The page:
On a mild Northumbrian evening, a bumper crowd of 4040 filled Croft Park expecting another cup upset. Having been at Croft Park to witness the taming of the Shrews in the previous round, I was well aware of Blyth's ability to raise their game against more illustrious opposition. As the match kicked off in front of the Setanta cameras, it soon became apparent that Blyth would not dominate in the same way they did against Shrewsbury. Despite losing Shaun Cooper after only 9 minutes (dislocated elbow), AFCB were commanding in defence and coped well with Blyth's physical approach. AFCB battled well in midfield and started to control the game. AFCB were comfortable in possession and passed the ball well at times. The 71 hardy souls who made the long trek to Blyth (aka 'Just a small town in Scotland') were in fine voice throughout the first half. So much so that, as we stood in the seated Port of Blyth Stand, it is claimed that Nonny broke his 'Red Army' record (30 times, apparently). Despite our dominance, chances were few and far between with AFCB rarely threatening the Spartans goal. A rather tame shot by Bradbury which trickled past the post, a Molesley effort which was deflected for a corner and a Bartley shot straight into the hands of the keeper was all that we managed to muster before McQuoid ran at goal then blasted well over shortly before the interval. All of this proved to be too much for one Cherries fan who was ejected by the police for drunk and disorderly behaviour whilst in possession of a northern accent. Blyth's only chance of the half came in added time when Reay took advantage of a wayward header from Hollands and a defensive lapse from Cummings to shoot high over the Carlsberg Stand.
All square at half-time but Harry Dunn's team talk resulted in a more purposeful and adventurous Blyth coming out for the second half. Blyth looked dangerous from set-pieces although Jalal was rarely tested. It wasn't long after the restart that the Cherries subs were told to warm up. Vociferous chants of 'Alan, Alan Connell' made it clear to the bench who the fans wanted to see on the pitch. A bit of a gamble given Connell's long absence due to injury but nobody else looks capable of scoring. Jimmy Quinn sensed the need to bring on a striker but replaced McQuoid with Pitman instead of Connell. To make matters worse, Pitman repaid the manger's trust in him by getting sent off after being on the pitch for just 3 minutes. A reckless lunge from behind with studs showing meant that the Cherries were down to 10 men with half an hour remaining. 'Can't believe you put Pitman on' was the chant from a section of Cherries fans (hindsight is a wonderful thing). As Pitman sought refuge in the lonely confines of the dressing room, Blyth pressed forward with Dale shooting narrowly wide. A tap-in from close range would have put Blyth ahead. After 72 minutes, with extra time and penalties looking increasingly inevitable, Connell, looking resplendent in white boots, came on in place of Molesley. Within two minutes, Connell and Bradbury linked well on the right to put Bartley in just outside the box but not for the first time his touch let him down. Shortly afterwards, Blyth appealed for a penalty claiming that Pearce had handled in the area. Unsurprisingly, the Cherries fans took a different view and, for the next couple of minutes, made ironic claims of 'handball' every time the ball was kicked, headed or chested.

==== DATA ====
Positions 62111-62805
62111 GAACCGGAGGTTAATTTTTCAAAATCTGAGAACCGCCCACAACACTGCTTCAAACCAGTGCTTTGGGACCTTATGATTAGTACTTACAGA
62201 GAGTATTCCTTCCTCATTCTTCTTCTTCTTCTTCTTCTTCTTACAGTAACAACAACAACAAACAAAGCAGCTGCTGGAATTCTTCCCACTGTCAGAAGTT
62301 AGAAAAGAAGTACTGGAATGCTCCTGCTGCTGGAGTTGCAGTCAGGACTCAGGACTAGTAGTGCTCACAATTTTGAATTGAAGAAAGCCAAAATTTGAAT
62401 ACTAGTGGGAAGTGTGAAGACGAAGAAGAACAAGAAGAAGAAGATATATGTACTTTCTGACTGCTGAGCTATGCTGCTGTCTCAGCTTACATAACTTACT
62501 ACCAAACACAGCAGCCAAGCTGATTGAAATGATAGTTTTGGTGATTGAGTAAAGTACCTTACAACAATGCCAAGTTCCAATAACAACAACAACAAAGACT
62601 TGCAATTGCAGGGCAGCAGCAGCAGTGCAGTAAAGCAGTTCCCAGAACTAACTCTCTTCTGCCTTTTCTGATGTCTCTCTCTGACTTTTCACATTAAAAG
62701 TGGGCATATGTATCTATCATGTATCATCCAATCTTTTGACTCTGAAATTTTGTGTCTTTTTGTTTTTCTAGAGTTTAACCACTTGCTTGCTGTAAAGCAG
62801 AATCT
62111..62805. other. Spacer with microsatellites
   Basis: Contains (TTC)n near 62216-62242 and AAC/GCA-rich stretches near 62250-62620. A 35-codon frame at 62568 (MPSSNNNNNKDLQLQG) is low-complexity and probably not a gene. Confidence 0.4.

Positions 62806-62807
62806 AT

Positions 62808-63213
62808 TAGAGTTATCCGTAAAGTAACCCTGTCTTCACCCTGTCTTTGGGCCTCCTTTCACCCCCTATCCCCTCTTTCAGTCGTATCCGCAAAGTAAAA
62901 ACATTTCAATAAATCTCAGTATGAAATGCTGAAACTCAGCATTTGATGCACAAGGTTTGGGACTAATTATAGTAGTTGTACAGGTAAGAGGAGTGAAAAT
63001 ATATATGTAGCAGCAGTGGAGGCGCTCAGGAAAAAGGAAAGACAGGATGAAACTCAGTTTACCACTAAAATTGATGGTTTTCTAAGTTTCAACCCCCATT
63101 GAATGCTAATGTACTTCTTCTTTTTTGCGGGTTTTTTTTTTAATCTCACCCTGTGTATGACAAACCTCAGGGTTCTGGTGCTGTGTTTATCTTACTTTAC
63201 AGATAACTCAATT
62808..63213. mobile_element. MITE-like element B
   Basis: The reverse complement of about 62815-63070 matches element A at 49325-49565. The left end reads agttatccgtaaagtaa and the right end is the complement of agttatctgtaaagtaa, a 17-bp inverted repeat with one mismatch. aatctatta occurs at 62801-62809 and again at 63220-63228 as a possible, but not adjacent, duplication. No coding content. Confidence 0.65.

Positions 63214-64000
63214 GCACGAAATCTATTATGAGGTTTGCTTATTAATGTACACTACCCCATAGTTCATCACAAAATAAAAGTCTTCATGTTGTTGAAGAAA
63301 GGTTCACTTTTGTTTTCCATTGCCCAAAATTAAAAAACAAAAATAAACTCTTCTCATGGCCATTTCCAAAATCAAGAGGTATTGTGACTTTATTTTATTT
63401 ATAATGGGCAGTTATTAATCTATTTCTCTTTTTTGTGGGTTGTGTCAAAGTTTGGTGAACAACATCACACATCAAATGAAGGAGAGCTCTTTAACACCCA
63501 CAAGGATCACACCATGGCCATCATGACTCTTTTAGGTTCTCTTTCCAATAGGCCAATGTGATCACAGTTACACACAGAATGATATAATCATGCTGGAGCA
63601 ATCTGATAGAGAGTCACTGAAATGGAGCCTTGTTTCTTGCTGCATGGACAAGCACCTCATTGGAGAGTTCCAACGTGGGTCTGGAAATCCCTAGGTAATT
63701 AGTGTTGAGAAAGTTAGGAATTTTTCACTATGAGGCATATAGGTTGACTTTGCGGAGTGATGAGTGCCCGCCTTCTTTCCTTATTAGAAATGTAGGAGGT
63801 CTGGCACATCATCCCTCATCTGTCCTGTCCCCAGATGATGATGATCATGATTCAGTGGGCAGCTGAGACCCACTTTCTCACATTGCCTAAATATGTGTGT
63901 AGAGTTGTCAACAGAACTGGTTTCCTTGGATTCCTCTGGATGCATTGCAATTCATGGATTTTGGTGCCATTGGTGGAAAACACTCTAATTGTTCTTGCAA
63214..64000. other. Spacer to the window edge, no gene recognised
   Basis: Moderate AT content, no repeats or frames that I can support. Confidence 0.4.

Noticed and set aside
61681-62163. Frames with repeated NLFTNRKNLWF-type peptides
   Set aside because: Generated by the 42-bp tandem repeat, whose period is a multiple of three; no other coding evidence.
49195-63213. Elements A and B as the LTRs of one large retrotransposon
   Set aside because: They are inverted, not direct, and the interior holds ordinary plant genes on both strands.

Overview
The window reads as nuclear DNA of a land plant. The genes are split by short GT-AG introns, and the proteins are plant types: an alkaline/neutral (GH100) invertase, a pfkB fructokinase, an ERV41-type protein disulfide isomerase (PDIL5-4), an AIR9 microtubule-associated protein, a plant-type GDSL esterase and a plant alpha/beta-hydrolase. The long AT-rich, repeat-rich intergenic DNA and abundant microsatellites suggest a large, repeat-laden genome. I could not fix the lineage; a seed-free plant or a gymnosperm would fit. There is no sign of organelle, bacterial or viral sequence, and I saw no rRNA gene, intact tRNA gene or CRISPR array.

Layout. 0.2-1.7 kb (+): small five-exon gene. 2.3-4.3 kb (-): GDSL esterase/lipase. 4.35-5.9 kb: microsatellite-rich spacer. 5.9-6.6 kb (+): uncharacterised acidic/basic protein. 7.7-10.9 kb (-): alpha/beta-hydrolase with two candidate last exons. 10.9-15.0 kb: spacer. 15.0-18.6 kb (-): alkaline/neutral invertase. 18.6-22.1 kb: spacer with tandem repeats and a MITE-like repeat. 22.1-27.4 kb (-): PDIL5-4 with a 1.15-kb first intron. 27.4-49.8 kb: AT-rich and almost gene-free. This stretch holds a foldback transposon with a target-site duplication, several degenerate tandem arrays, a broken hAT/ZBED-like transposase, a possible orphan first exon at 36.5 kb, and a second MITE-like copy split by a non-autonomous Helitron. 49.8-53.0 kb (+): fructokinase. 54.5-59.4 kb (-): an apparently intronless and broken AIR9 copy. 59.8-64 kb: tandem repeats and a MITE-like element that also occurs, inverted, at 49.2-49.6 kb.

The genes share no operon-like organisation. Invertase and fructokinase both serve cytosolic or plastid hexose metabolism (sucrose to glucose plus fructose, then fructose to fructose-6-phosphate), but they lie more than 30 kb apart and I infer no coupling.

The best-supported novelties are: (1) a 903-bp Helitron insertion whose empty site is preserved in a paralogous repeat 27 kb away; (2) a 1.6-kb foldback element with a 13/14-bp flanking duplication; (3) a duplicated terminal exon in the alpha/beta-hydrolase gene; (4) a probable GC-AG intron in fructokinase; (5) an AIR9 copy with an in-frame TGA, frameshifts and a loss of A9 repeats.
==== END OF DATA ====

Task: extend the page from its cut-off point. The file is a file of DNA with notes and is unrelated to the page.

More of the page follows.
As the match reached its final stages, Connell had Cherries' best chance of the match after 82 minutes. The blond striker expertly spun around Leeson before bursting into the box. Unfortunately he drilled his shot just wide of the post. Two minutes later, Reay shot powerfully from distance with Jalal doing well to save (luckily it was straight at him). Blyth pressed forward a couple of times before disaster struck. In the 89th minute, substitute Andrew Wright made an excellent run down the left wing and crossed into the centre. Robbie Dale failed to connect at the near post but Ged Dalton, a 19-year-old sports science student from Scarborough, nipped in front of Cummings to stab home from close range to send the Northumbrians wild. The Spartans players celebrated by bundling on top of each other and managing to kill some precious time in the process. Interestingly, Dalton had earlier been booked for diving when trying to win a penalty. Who says cheats never prosper?
In the midst of all this drama and excitement, one of the floodlights went out making one corner of the ground quite dark. Even with 4 minutes of added time, getting the match abandoned due to floodlight failure seemed to offer our only glimmer of hope as it was unlikely that AFCB would equalise given our lack of goalscoring prowess, although AFCB managed to force a corner in the dying seconds. Jalal rushed forward to unsettle the Spartans defence but all to no avail as the resulting header went straight to Bell. The final whistle was blown shortly afterwards.
The Cherries fans quickly left the scene of their furthest ever away defeat reflecting on yet another ineffective display. Sadly AFCB's pre-match pampering was in vain. Time to concentrate on the bread and butter of the league (although I'm not sure which league in future). Our sorry plight was compounded in a Whitley Bay hostelry after the match. A pub quizmaster with a microphone spotted our red and black scarves and made our presence known to all and sundry. Suddenly we were the centre of attention and a mixture of curious and bemused glances ensued. 'Were you unlucky?' asked one group of blokes. 'No, just crap' we replied. Being Newcastle fans they could immediately identify with our feelings of disappointment and failure.
AFCB: Jalal, Cummings, Guyett, Cooper, Pearce, Ward, Bartley, Hollands, McQuoid, Molesley, Bredbury
Subs: Pryce, Garry, Igoe, Preston, Partington (for Cooper, 8 mins), Pitman (for McQuoid, 56 mins), Connell (for Molesley, 72 mins)
Jon Blake, South Shields